1. Obviously everyone reading this, you potentially included, may know that 2012 was the year when the smaller teams of creative geniuses rose again via Kickstarter, but it is certainly worth pointing out that in the next year or so we are going to have at least a half-dozen oldschool-styled CRPGs coming out that have a decent chance of rekindling the kind of magic they once had.

  18. Too bad those millions of dollare are wasted on reinventing yet another graphics engine, cut scenes and voice acting...

  19. You can still find some good, risky games within the indie scene, due to the lower development costs. Part of the problem could also be creative inbreeding. Back when CRPGs first appeared and you wanted to make a game you wanted it to be like D&D or a book. Now it is just (or more) likely that you want it to be like FFVII or Dragon Age or Ultima VI. Therefore the same ideas get propagated along, the same plotlines go from archetypes to cliches and the same game mechanics stay around.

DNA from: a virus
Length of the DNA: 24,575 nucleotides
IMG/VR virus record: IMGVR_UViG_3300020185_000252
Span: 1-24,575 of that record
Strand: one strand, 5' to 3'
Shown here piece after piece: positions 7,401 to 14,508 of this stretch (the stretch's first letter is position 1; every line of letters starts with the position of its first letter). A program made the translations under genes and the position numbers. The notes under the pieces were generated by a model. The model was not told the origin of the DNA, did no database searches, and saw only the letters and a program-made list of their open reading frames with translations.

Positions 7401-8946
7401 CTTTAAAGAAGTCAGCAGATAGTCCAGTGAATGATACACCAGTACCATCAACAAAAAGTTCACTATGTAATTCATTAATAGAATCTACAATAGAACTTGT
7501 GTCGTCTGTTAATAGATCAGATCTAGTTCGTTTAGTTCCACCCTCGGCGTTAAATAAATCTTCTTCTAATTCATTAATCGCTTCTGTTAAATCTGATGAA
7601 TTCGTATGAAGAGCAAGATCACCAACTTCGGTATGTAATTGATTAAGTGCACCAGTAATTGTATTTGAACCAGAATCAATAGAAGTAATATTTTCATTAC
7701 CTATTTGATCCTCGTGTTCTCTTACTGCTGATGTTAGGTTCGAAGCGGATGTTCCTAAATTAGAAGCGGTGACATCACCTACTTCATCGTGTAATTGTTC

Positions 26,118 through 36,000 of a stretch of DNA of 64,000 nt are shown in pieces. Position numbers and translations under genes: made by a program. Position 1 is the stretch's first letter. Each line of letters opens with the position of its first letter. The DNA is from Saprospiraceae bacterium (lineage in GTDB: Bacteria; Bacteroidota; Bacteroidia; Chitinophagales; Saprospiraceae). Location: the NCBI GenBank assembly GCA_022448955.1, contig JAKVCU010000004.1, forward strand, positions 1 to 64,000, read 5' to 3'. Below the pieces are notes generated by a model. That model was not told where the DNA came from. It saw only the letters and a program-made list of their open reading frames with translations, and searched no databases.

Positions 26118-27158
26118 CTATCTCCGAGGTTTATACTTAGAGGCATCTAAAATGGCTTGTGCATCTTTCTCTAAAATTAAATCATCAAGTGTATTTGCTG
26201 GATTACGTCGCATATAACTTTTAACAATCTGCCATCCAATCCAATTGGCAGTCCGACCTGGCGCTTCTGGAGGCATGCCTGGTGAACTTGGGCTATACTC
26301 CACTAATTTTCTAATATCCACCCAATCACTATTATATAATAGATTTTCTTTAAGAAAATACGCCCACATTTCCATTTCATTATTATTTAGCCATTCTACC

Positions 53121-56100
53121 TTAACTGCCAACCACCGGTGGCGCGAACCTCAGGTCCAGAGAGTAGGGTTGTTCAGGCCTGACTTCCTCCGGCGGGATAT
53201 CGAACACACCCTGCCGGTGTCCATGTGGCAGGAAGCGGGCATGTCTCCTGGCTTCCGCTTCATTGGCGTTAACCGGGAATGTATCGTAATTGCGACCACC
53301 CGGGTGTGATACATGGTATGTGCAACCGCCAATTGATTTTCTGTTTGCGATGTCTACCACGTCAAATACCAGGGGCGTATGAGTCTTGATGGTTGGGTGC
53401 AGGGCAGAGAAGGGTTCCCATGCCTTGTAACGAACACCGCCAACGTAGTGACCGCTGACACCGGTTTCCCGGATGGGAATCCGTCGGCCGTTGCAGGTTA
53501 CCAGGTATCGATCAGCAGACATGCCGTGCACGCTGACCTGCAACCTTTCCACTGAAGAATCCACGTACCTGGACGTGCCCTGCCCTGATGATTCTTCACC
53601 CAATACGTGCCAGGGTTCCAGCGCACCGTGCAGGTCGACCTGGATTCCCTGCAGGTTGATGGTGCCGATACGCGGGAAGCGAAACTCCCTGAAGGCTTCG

20. I remember hearing about this game through "Applesoft", a sort of shareware diskette one could buy at the store. I was so jealous, since it apparently wasn't available for the Apple IIc. The preview had some screenshots, along with an interview with Richard Garriott, describing some of his ideas on the game's development.

  21. I recently discovered this site and stumbling across posts like this just solidify it as the greatest blog ever.

    I played a lot of these games, but you've inspired me to go back and play some of the ones I missed (like Might & Magic).

    To quote from Lionel Hutz:
    "I don't use the world 'hero' very often, but *you* are the greatest hero in American history."